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Motto


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Motto



The motto was originally a war cry or slogan. Mottoes first began to be shown with arms in the 14th and 15th centuries, but were not in general use until the 17th century. Thus the oldest coats of arms generally do not include a motto. Mottoes seldom form part of the grant of arms: Under most heraldic authorities, a motto is an optional component of the coat of arms, and can be added to or changed at will; many families have chosen not to display a motto.

Motto: Fier et sage
Motto Translation: Proud and Wise.


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Bredeforth Family Crest Products


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Bredeforth Family Crest Products




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See Also


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See Also




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Citations


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Citations



    Other References

    1. Humble, Richard. The Fall of Saxon England. New York: Barnes and Noble, 1975. Print. (ISBN 0-88029-987-8).
    2. MacAulay, Thomas Babington. History of England from the Accession of James the Second 4 volumes. New York: Harper and Brothers, 1879. Print.
    3. Bolton, Charles Knowles. Bolton's American Armory. Baltimore: Heraldic Book Company, 1964. Print.
    4. Hanks, Patricia and Flavia Hodges. A Dictionary of Surnames. Oxford: Oxford University Press, 1988. Print. (ISBN 0-19-211592-8).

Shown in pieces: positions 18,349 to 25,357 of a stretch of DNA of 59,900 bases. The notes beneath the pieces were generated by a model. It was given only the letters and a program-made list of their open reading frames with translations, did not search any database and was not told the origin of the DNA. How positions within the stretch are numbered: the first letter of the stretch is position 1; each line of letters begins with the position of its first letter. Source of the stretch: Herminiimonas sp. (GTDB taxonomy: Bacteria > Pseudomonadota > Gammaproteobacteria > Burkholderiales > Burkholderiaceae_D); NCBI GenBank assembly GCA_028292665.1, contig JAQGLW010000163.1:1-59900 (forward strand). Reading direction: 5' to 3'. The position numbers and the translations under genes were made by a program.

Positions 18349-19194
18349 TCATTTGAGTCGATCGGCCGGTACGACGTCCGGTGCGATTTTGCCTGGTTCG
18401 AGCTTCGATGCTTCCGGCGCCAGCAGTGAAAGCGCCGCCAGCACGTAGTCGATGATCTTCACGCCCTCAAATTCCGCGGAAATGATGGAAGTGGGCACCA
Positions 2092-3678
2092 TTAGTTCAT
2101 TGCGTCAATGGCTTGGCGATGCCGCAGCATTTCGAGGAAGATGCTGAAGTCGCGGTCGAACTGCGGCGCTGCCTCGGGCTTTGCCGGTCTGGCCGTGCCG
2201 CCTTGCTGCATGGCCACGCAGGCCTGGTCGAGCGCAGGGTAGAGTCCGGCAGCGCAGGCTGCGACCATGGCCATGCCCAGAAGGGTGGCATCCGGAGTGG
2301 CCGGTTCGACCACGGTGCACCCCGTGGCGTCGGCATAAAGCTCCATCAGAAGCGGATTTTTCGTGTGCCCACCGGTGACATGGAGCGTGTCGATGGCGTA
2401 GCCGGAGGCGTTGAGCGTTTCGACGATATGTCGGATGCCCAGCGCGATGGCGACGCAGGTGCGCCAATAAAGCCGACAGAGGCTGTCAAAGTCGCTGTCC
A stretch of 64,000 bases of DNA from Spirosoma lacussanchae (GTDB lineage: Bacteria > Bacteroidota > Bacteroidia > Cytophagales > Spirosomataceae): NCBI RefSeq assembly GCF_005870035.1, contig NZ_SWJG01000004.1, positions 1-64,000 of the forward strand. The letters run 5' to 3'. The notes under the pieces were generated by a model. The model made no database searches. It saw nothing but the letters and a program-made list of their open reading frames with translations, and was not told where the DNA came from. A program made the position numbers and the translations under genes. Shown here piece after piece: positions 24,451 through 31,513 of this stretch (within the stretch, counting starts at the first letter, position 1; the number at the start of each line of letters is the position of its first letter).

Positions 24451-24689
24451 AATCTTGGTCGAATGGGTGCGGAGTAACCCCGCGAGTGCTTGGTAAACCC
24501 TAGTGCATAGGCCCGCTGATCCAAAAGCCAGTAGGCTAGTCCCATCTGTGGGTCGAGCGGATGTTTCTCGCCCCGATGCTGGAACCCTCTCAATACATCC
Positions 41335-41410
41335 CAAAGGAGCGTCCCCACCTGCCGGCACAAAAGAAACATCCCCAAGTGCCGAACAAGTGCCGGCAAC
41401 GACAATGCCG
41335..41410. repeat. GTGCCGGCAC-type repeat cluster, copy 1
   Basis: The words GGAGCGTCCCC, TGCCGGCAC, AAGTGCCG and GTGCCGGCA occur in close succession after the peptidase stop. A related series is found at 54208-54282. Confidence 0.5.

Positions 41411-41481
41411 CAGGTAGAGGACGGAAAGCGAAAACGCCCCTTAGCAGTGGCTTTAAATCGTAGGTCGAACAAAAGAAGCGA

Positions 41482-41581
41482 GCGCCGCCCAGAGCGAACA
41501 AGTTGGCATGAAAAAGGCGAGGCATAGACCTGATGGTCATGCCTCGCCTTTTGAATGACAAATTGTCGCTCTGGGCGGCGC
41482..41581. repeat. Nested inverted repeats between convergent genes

5. Bullock, L.G. Historical Map of England and Wales. Edinburgh: Bartholomew and Son, 1971. Print.
    6. Hinde, Thomas Ed. The Domesday Book England's Heritage Then and Now. Surrey: Colour Library Books, 1995. Print. (ISBN 1-85833-440-3).
    7. Egle, William Henry. Pennsylvania Genealogies Scotch-Irish and German. Harrisburg: L.S. Hart, 1886. Print.
    8. Leeson, Francis L. Dictionary of British Peerages. Baltimore: Genealogical Publishing, 1986. Print. (ISBN 0-8063-1121-5).
    9. Zieber, Eugene. Heraldry in America. Philadelphia: Genealogical Publishing Co. Print.
    10. Bede, The Venerable. Historia Ecclesiatica Gentis Anglorum (The Ecclesiastical History Of the English People). Available through Internet Medieval Sourcebook the Fordham University Centre for Medieval Studies. Print.
    11. ...

    The Bredeforth Family Crest was acquired from the Houseofnames.com archives. The Bredeforth Family Crest was drawn according to heraldic standards based on published blazons. We generally include the oldest published family crest once associated with each surname.

    This page was last modified on 4 September 2013 at 14:53.